The Irish indeed have their own type of bagpipe, completely different from the Scottish pipes. (There are today Scottish-style pipe bands in the Republic of Ireland, as there are in Hong Kong, Japan, Saudi Arabia, etc., but the Scottish pipes are no more indigenous to Ireland than they are to these other places. The quasi-Irish pipe bands one sees in the New York Saint Patrickís Day parade are a uniquely American institution. Also, calling the Scottish pipes "Irish Warpipes" is incorrect; the Irish Warpipes died out several hundred years ago and no examples survive, but from old illustrations it seems that they were closer to modern French or Belgian pipes than to Scottish pipes.) The Irish uilleann pipes are played seated, the piper unable to stand up or walk while playing. Many Americans have never seen them, but their sound is very familiar from their use in many movie and commercial soundtracks, such as "Braveheart" and "Titanic". If you have seen "Riverdance" you have seen the uilleann pipes; the piper sits alone on stage and plays "Lament". Their sound in very soulful, and in volume similar to a flute, so that they are perhaps best used in an ensemble with fiddle/violin, guitar, or harp. They consist of a bag, bellows (to supply air, they are not mouth-blown), chanter, three drones, and three "regulators". The chanter plays a nearly-two-octave scale in D or G and the drones play D. A unique feature of the uilleann pipes are the regulators, three keyed pipes across the piperís lap, which when played give chords which support the melody of the chanter. The musical flexibility of the uilleann pipes enables them to play any tune including many Scottish tunes not properly playable on the Scottish pipes. My set of uilleann pipes was made in County Clare. Note: Uilleann pipers do not wear kilts, kilts being Scottish, and the idea of an "Irish kilt" is a 20th century bogus invention.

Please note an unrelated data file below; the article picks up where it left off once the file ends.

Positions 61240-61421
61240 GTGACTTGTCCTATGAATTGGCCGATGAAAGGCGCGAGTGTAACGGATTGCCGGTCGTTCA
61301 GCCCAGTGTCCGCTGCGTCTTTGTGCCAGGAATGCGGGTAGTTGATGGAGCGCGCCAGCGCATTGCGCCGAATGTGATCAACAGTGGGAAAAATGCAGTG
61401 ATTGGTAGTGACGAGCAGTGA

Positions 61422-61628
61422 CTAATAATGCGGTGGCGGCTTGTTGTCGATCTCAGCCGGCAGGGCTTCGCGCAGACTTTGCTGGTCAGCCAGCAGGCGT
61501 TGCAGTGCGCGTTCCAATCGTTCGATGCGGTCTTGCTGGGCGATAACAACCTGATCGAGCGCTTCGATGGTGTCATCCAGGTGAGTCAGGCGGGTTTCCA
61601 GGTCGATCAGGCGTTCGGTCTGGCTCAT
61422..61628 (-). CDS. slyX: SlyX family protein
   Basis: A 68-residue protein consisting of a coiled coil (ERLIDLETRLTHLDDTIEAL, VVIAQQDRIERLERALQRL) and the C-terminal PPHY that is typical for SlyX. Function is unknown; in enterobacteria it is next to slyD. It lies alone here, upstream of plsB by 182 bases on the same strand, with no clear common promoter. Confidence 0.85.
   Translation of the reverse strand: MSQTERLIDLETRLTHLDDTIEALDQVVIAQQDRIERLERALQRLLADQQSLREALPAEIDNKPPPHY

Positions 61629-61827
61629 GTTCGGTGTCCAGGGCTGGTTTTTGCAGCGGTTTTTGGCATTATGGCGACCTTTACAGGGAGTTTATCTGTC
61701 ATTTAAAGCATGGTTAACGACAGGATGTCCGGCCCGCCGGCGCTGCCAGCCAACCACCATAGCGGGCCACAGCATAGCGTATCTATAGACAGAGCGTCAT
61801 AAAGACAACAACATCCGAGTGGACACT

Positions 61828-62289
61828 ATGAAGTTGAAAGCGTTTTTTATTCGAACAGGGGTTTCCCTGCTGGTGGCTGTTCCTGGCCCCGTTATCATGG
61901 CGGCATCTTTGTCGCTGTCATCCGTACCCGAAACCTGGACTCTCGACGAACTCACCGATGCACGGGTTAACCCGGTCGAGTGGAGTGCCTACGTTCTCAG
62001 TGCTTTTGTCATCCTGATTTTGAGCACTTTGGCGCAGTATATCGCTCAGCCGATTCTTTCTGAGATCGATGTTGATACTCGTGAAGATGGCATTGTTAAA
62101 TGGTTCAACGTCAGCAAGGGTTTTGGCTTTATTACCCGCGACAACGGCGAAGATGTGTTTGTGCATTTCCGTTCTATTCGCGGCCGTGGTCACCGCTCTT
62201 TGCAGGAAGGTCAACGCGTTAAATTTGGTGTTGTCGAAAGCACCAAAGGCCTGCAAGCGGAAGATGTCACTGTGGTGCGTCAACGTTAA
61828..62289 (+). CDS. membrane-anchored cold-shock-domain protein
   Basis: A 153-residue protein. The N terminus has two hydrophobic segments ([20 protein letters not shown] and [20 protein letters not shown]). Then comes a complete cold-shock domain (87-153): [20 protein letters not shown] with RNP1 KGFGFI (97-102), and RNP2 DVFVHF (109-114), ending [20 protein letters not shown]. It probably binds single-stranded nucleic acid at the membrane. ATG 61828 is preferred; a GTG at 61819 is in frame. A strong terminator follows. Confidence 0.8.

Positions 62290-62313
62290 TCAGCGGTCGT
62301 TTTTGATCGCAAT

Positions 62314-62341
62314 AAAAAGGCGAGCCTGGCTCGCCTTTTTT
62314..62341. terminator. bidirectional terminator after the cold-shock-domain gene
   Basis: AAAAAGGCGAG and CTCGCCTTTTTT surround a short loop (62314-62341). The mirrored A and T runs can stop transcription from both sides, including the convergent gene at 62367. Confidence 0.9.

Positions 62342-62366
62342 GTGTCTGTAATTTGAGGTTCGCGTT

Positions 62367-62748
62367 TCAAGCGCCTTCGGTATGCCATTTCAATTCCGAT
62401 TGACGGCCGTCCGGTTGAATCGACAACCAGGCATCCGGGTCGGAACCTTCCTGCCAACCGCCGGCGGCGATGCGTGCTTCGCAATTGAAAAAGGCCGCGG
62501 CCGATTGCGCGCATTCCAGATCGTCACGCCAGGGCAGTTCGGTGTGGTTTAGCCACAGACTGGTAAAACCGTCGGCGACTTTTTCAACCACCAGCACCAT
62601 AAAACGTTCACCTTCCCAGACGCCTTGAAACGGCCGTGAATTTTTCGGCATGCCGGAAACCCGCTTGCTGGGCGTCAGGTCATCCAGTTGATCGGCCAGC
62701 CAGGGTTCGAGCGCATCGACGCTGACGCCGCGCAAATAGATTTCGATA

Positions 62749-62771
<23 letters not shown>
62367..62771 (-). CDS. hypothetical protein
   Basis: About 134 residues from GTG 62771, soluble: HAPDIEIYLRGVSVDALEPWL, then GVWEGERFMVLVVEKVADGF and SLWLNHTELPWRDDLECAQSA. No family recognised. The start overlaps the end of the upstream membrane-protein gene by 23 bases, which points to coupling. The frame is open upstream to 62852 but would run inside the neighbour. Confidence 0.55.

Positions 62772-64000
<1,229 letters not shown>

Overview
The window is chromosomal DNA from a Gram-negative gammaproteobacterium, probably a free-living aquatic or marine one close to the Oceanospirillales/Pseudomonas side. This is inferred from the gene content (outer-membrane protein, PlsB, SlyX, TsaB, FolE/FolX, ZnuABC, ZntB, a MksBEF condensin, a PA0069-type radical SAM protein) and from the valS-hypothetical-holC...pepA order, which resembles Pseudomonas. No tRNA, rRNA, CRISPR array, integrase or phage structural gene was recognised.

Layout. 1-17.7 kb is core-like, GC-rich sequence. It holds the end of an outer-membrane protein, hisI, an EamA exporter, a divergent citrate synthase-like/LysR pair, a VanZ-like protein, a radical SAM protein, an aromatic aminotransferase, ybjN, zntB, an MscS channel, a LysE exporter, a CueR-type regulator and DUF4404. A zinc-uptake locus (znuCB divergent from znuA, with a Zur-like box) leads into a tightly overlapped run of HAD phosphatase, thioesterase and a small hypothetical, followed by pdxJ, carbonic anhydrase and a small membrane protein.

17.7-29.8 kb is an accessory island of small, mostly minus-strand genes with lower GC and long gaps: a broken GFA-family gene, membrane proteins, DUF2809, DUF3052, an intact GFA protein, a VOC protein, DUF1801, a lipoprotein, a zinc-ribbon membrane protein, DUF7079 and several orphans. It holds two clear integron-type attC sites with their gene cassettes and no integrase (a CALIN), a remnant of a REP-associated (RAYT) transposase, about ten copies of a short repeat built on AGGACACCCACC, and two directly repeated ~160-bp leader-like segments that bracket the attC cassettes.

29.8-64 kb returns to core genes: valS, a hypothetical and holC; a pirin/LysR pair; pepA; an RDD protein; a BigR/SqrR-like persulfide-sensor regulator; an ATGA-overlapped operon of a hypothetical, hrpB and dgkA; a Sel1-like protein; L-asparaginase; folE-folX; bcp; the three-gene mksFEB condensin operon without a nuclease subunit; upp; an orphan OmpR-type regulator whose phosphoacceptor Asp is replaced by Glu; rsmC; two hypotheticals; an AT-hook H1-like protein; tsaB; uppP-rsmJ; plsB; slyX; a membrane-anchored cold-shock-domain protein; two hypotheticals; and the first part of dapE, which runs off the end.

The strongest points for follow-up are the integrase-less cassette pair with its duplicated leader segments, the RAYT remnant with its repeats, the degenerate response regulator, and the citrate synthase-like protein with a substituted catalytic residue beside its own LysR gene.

Scottish Small Pipes (Click on picture of instrument to hear sample!)
There has been a tremendous revival in these pipes over the last decade after being neglected for nearly 200 years. They enable GHB tunes to be played at a much lower volume. They have a particularly sweet sound and blend well with violin/fiddle, guitar, and harp.
Cornish Double Pipes (Click on picture of instrument to hear sample!)
There has also been a recent upsurge in interest in the Cornish pipes. After being extinct for over 300 years they are now being made and played in increasing numbers. Almost all of the players are in England; I believe that I am the only player of the Cornish pipes in the western US. Cornwall is the Celtic area in southwest England, which until 200 years ago had its own Celtic language, and the Cornish landscape is dotted with Celtic high crosses similar to those found in Ireland and Western Scotland. Numerous depictions throughout Cornwall dating from the Renaissance period show people playing a distinctive double-pipe, that is, a bagpipe with two melody pipes (chanters). The Cornish pipes are thus capable of playing two melody lines, either a melody accompanied by moving drone notes, or two independent parts playing in harmony. My set of Cornish pipes was made by Julian Goodacre of Peebles, Scotland.